I hopped on the Chupa first and rode around the parking lot some to make sure I tightened everything (you never know) and then headed into the bush. The first thing I noticed was that this was definitely an aluminum frame. It felt solid, not that harsh but a different feel than my Optimus or the steel framed Jabberwocky, both of which I have plenty of saddle time on. The Chupa climbs like a monkey with it's tail on fire. The beefy chainstays allow all of your energy to go to the dirt where it belongs. I felt like every pedal stroke was moving me somewhere and the bike had a nice quiet (gosh I love singlespeeds) and solid feel.
I got into some fast, twisty turns and the handling seemed to be typical Vassago. Forget the myth that 29er's can't turn well. Poorly designed 29er's can't turn well. Vassago's turn superb. I was railing corners like normal and had all confidence in stuffing a bike that I have only ridden a mile into a corner at speed.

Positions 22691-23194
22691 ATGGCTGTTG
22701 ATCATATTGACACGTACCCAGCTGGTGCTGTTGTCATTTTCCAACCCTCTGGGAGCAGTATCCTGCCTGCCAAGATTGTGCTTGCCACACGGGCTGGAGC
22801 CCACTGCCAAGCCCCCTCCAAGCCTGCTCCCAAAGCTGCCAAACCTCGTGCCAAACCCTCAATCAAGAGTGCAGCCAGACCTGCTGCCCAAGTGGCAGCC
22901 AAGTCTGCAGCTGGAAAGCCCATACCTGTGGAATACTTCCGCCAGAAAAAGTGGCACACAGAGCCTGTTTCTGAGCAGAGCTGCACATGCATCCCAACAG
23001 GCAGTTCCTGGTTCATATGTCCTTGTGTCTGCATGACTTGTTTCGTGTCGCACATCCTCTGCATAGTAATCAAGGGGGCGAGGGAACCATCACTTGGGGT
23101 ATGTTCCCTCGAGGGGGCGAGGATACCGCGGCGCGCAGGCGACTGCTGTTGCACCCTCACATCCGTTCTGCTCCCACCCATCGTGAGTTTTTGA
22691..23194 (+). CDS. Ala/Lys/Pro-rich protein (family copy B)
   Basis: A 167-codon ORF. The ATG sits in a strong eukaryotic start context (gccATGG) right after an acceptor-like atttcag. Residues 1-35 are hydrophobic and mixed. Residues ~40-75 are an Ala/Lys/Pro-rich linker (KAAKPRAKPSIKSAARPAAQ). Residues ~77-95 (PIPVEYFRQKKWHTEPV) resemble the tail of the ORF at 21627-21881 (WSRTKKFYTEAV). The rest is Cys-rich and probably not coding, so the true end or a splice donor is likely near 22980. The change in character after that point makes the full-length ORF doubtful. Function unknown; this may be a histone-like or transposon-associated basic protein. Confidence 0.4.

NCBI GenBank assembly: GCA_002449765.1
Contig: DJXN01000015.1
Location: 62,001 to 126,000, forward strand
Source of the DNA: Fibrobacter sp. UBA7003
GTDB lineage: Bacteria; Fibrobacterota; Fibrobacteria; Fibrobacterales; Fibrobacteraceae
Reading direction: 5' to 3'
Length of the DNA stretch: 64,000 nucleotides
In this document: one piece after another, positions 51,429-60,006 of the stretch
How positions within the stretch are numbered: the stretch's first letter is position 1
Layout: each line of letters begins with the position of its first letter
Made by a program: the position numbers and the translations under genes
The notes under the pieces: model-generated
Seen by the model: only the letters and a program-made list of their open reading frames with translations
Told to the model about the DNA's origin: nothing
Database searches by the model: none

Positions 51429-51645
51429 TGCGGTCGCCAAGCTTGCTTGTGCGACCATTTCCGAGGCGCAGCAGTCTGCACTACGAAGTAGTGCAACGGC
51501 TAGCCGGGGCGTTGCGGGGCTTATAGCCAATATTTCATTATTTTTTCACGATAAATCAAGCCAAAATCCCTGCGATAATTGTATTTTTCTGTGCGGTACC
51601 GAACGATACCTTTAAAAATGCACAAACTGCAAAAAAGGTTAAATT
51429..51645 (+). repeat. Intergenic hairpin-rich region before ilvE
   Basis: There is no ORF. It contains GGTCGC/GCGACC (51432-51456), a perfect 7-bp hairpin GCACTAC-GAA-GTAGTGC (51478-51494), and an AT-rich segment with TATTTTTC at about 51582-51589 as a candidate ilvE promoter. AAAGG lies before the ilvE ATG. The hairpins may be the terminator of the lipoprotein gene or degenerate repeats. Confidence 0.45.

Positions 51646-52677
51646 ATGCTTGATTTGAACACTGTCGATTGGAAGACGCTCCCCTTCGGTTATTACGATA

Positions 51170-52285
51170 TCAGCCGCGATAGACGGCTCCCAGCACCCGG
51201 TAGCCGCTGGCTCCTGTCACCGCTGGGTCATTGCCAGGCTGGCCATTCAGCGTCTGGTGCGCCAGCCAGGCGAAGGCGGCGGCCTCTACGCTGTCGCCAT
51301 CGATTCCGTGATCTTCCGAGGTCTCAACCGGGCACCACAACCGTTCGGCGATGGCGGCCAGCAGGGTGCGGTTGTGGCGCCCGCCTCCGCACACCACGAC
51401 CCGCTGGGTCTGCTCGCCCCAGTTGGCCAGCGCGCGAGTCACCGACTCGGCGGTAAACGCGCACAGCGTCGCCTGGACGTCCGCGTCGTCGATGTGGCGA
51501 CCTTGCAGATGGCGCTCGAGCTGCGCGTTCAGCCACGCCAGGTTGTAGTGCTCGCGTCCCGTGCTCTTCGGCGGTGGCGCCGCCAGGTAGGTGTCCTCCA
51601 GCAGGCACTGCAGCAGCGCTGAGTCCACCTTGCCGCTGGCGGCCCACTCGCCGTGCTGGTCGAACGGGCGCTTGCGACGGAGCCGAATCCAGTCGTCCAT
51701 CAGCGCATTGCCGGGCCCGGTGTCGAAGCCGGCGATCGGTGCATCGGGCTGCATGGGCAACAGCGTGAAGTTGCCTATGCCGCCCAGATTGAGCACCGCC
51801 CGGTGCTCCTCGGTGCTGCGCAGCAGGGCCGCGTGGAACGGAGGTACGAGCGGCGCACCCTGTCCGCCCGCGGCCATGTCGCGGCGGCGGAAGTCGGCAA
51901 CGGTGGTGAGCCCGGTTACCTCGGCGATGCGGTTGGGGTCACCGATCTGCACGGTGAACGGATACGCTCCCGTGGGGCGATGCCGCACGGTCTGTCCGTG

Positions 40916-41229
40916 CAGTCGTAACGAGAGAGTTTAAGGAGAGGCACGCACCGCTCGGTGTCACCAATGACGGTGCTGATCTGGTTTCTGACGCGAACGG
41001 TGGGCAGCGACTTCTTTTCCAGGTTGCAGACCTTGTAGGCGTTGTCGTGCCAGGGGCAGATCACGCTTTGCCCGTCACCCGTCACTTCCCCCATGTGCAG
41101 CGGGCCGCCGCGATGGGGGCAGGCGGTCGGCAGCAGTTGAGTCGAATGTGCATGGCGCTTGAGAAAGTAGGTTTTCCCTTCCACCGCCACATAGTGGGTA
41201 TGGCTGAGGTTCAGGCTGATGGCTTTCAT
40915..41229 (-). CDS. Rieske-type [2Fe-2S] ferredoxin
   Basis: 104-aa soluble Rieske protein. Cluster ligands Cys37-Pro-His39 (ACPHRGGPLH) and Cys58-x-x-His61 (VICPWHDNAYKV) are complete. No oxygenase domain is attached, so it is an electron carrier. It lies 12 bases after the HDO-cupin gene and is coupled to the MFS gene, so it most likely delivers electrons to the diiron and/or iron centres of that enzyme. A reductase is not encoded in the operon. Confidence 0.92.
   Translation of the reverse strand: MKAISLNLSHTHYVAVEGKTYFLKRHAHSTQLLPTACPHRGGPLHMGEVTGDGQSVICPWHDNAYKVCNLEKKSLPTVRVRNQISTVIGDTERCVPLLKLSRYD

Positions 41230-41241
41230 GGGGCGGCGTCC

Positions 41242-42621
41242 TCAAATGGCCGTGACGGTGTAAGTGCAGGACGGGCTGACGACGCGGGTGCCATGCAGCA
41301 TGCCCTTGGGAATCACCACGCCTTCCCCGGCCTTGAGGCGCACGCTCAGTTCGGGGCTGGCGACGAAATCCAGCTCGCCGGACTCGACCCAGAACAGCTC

Bumpy, root infested corners pushed the Chupa's handling to the limit. It didn't perform badly, just different than my Optimus. It's not a fair comparison really - apples to oranges. Still I had a lot of confidence based on my experience with Vassago bikes added to the secure, stable ride the Chupa was feeding me.

Rock gardens were no problem as were the many short and steep climbs at Warriors. The Chupa handled them equally well (unlike my legs that had 73 miles of mountains from the previous day and my gearing of 34X17 really caused me to grunt especially going up to the top of Ridgetop). The final trail at Warriors is Magic Carpet Ride. It goes down and has fast and twisty corners. The Chupa really shined here. It turns probably a little better than any of the other Vassagos I have ridden.